Aims/hypothesis: Recent success in islet transplantation renews the hope for the complete cure of patients afflicted with Type 1 diabetes. However, in the Edmonton series, two to four pancreas donors were required to obtain a sufficient islet mass to reverse the diabetes of each patient. In view of the donor shortage, this represents a major obstacle preventing greater application of islet transplantation to diabetic patients. We hypothesised that increasing the expression of the insulin gene in transplanted islets would augment their capacity for insulin production, thereby allowing reversal of diabetes with a reduced islet mass.
Methods: We used a replication defective adenovirus to deliver the human proinsulin gene (Ad-Ins) to isolated human islets. The function of Ad-Ins-transduced human islets was compared to islets transduced with a control vector (Ad-lacz).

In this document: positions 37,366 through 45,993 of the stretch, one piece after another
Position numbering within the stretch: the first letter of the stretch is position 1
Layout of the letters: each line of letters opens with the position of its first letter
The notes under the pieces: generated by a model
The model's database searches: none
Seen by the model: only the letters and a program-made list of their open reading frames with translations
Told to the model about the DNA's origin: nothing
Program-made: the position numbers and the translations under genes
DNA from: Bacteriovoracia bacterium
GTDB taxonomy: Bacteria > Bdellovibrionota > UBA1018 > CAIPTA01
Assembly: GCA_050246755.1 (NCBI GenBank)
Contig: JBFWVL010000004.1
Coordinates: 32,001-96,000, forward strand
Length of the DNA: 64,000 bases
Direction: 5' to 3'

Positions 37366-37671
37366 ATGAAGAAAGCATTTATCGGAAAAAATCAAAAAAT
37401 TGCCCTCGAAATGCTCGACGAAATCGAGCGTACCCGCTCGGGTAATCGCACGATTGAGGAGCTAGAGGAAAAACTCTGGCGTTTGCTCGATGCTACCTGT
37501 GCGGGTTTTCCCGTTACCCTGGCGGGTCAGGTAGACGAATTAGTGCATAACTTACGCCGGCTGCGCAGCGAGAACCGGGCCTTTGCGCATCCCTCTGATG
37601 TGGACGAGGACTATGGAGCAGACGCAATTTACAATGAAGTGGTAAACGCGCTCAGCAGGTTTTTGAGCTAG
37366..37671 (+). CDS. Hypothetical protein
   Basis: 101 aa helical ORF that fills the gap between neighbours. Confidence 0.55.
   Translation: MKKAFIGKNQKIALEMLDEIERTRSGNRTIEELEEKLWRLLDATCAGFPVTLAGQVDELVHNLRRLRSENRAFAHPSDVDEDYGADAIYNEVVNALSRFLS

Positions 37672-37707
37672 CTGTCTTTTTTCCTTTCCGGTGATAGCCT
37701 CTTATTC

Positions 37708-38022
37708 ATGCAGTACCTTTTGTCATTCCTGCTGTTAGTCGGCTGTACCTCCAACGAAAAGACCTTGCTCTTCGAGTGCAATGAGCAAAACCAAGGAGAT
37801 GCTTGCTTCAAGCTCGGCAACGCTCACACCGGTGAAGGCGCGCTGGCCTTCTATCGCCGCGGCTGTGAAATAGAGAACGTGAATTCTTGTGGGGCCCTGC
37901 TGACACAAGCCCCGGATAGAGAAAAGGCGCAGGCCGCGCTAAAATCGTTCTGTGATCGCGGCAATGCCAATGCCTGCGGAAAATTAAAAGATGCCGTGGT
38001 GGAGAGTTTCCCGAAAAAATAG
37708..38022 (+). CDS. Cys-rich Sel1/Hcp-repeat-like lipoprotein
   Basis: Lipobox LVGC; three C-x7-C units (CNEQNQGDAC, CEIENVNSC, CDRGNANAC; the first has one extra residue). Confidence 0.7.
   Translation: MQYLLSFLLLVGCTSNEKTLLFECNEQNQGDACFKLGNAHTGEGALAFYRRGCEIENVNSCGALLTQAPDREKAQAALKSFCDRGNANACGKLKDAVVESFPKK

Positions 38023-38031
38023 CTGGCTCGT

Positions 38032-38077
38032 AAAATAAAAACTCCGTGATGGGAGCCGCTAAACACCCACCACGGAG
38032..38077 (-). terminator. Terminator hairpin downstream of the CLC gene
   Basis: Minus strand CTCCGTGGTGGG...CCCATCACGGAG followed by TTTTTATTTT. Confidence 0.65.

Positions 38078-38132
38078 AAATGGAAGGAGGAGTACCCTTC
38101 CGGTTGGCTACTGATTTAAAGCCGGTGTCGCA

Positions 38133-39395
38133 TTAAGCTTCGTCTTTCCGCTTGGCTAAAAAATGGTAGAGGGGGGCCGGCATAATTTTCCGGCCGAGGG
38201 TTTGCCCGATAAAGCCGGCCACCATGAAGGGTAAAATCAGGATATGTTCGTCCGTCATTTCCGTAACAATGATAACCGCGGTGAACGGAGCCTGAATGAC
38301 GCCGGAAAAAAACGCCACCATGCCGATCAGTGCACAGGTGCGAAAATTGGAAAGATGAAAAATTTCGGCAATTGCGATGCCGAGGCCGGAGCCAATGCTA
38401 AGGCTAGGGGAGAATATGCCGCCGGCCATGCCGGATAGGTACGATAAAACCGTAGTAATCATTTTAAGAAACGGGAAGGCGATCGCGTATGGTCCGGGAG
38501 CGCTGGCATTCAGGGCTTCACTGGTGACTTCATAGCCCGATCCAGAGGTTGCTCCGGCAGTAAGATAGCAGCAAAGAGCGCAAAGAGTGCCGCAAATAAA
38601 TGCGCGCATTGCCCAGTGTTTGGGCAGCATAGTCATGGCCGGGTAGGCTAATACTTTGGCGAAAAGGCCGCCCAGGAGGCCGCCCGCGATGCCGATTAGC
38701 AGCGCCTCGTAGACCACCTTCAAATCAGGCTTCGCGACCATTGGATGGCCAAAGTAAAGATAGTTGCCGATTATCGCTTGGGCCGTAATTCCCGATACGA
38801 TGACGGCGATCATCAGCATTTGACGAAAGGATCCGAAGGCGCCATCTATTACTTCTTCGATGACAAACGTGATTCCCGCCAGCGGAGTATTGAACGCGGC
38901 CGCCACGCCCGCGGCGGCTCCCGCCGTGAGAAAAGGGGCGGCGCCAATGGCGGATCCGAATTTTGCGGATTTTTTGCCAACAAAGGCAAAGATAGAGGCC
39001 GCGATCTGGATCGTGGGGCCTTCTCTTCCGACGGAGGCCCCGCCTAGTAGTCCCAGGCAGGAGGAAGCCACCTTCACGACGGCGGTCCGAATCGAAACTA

Results: Ad-Ins-transduced islets produced two to three times more insulin than normal islets or those infected with Ad-lacz, as assessed by in vitro perifusion tests of glucose stimulated insulin release. When transplanted, Ad-Ins-transduced islets normalised the blood glucose of diabetic immunodeficient NOD-Scid mice, and less than half as many Ad-Ins islets were required for reversal of diabetes than when normal islets were transplanted.
Conclusion/interpretation: Our results suggest a simple and effective approach that could enhance the efficiency of islet transplantation for treatment of diabetes in humans.